Quinoa Breakfast Bowl | High Fiber Meals
Yearn for the stick-to-your-ribs (but not your hips?) warmth of breakfast and find a cold smoothie just doesn’t do it, you want a change, or you’re combining the two for more variety in your meal… introducing the quinoa breakfast bowl. A seed, not a grain, quinoa does do a good grain imitation. It has a bit of a nutty flavor and can double dip as a side or salad as well as this unique way to make it.
Word of caution, if you’re sensitive to lectins, and you’re more likely to be if you’re eating them regularly, you’ve already got a leaky gut, quinoa does contain lectins, so like anything don’t over do it and pay attention to your body’s feedback. Do RINSE the quinoa in a strainer before cooking. It’s an important step.
- 1 cup quinoa, rinsed
- 2 cups coconut milk (or any other plant-based milk)
- 1 serving vanilla protein powder
- 3 T hemp hearts
- 1 tsp cinnamon
- pinch of salt
- 2 tsp vanilla
- 2 tbsp pure maple syrup (or sub stevia to reduce sugar)
- 1-2 T ground flax
Using a fine mesh strainer, rinse the quinoa. Bring the milk to a boil in a medium sized pot over medium-high heat. Add the quinoa and bring back up to a boil. Reduce heat to low, cover with a lid and simmer for 15-20 minutes until most of the milk has been absorbed and the quinoa is tender. Stir in the cinnamon, salt, vanilla and maple syrup until fully combined. Top with berries, toasted nuts or coconut flakes, or drizzle with melted nut butter. (This little tip makes it easy to have the taste of nut butter with a much smaller serving of fat if you’re adjusting calorie-density in this recipe.
(Pssst that’s not to say we count here at Flipping50. I know you’ll find places to do so. Here’s what 4 decades of coaching women in midlife and “losers” or those who DO and those who DON’T keep weight off has taught me: NEVER have “counters” of calories, or points, been the ones who change their lifestyle or relationship with food so they are “free” and maintain the stronger, leaner life they really want.
“Counters” typically live in fear: fear of regaining, fear of going to a social event, and fear of every scale change. That’s not a way to live I can support. If that resonates with you, consider joining us for a better half!
High carb* alert! Even with the addition of protein and fiber, this is a higher carb meal that could spike blood sugar for some. If you’re carb sensitive, this may not be your best choice. If you’re using a Continuous Blood Glucose (CGM) Monitor, this is a perfect experiment.
FLIPS: Add sliced almonds, walnut pieces, or hemp seeds for a little more crunch. Add more fruit (knowing it will be higher in carb)
** If you click any link to a product using Flipping 50’s link I may earn a small commission, while you can often save with the link. In this case, you can earn $25 off your first month using my link above (automatically!) It’s a game-changer for my clients to see in real time how their eating, sleeping, exercise, and stress influences their blood sugar spikes. We can change immediately and have better results in a month!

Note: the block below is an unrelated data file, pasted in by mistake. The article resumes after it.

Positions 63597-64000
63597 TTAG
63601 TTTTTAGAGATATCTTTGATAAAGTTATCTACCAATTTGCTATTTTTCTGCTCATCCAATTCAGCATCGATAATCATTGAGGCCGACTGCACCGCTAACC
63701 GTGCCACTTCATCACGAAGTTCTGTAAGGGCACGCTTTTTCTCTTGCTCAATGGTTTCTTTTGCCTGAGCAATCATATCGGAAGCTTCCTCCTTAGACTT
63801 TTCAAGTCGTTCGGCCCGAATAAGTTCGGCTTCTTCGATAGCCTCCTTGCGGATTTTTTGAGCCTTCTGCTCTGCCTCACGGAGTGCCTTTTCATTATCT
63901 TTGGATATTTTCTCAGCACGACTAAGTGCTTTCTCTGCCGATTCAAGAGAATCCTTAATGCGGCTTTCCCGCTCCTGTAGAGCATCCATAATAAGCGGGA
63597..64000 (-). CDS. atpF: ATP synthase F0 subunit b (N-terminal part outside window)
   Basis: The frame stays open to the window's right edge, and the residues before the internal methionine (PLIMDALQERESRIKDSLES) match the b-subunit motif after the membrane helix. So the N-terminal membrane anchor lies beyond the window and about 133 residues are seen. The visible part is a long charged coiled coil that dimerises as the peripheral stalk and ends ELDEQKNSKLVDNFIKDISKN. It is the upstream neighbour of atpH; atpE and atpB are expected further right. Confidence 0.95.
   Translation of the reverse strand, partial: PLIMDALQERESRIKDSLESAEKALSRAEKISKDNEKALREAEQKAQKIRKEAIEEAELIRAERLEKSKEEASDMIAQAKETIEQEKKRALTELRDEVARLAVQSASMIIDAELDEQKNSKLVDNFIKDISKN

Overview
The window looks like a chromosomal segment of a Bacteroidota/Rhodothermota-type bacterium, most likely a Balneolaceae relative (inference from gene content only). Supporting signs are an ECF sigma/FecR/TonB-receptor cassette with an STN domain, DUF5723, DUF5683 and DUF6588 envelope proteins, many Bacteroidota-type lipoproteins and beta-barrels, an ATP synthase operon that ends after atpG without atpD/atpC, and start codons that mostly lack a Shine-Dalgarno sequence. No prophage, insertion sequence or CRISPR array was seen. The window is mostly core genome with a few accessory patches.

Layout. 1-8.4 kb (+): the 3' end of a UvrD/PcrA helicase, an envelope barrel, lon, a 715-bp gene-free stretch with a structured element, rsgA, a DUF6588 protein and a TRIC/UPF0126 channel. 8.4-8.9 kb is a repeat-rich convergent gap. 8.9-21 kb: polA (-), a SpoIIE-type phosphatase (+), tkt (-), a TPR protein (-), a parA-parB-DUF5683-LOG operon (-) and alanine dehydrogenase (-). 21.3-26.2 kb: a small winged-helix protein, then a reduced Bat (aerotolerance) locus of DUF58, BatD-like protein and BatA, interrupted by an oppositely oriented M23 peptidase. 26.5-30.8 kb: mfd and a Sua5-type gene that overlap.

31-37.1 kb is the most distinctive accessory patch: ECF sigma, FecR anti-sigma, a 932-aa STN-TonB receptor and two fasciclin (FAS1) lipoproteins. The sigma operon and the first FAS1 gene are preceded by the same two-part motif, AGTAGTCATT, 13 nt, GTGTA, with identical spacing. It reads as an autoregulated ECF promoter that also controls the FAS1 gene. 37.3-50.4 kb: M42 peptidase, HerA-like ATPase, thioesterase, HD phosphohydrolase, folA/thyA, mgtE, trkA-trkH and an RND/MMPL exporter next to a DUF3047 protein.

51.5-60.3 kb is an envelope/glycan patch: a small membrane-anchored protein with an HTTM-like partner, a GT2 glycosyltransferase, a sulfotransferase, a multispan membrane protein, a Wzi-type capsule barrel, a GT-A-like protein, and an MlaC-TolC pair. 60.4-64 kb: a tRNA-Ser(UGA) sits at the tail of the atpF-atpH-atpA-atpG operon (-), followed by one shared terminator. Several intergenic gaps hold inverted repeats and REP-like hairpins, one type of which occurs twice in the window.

Why High Fiber?
There’s a post you’ll want to locate to get the full monty on fiber’s list of desirable traits! Stay full? Check! Blood sugar benefits? Check! Better digestion? Check!
All fiber isn’t created equal. You may be getting less than you think. Read the post to learn more.
An excerpt from the post: In new research we see that nutrition is not complete without the addition of sufficient fiber to meet gut and colon nutritional needs. Diets containing more than 50 g of fiber per day are associated with low colon cancer risk. Current dietary fiber requirements are based on cardiovascular health ignoring needs for colon health. Add to that the benefits of fiber for weight loss support, and you have a persuasive argument for fiber.
Why High Protein?
Let’s first visit “high protein.” It’s really most likely higher “than you thought.” It’s not “high” protein. Though it may be, relative to the percent of carbs or fats at a certain meal or in your diet. Muscle requires protein. It also requires carbs. So if you’re struggling to gain lean muscle (aka, boost metabolism), and going low to no carb, that’s one limiter.
You’ll also be full for longer if you have adequate protein at a meal.
So to address “adequate protein:” It’s been known in science for 25 years. It’s been slightly more mainstream since 2008. And there’s still a ton of confusion about it.
If you know your lean body mass (in pounds), your Fat Free Mass on many Smart Scales now, that would be a target for your grams of protein. If that’s unknown, (first, I’d suggest fix that! Link to my Amazon page for 3 Smart Scale recommendations for this need-to-know number) our ideal body weight in pounds in grams of protein is what you need. Now if you weight 200 and want to weigh 150, you might think that’s where you want to be. Not true. If you need to LOSE weight to be at your ideal, you need to increase protein by about 10-15% while you’re in a calorie deficit so that while losing weight you KEEP muscle.
Again, loss of muscle means loss of metabolism. That means? The inevitable regain of weight.
Questions? There is an abundance of content in blogs, podcasts here on Flipping 50 to help. Try the Food Flip (open select times a year) for support if you need a real shift in your dietary habits.
Make this Quinoa Breakfast Bowl? Add any personal touches? Comment below and lmk how you like it or tweak to your liking!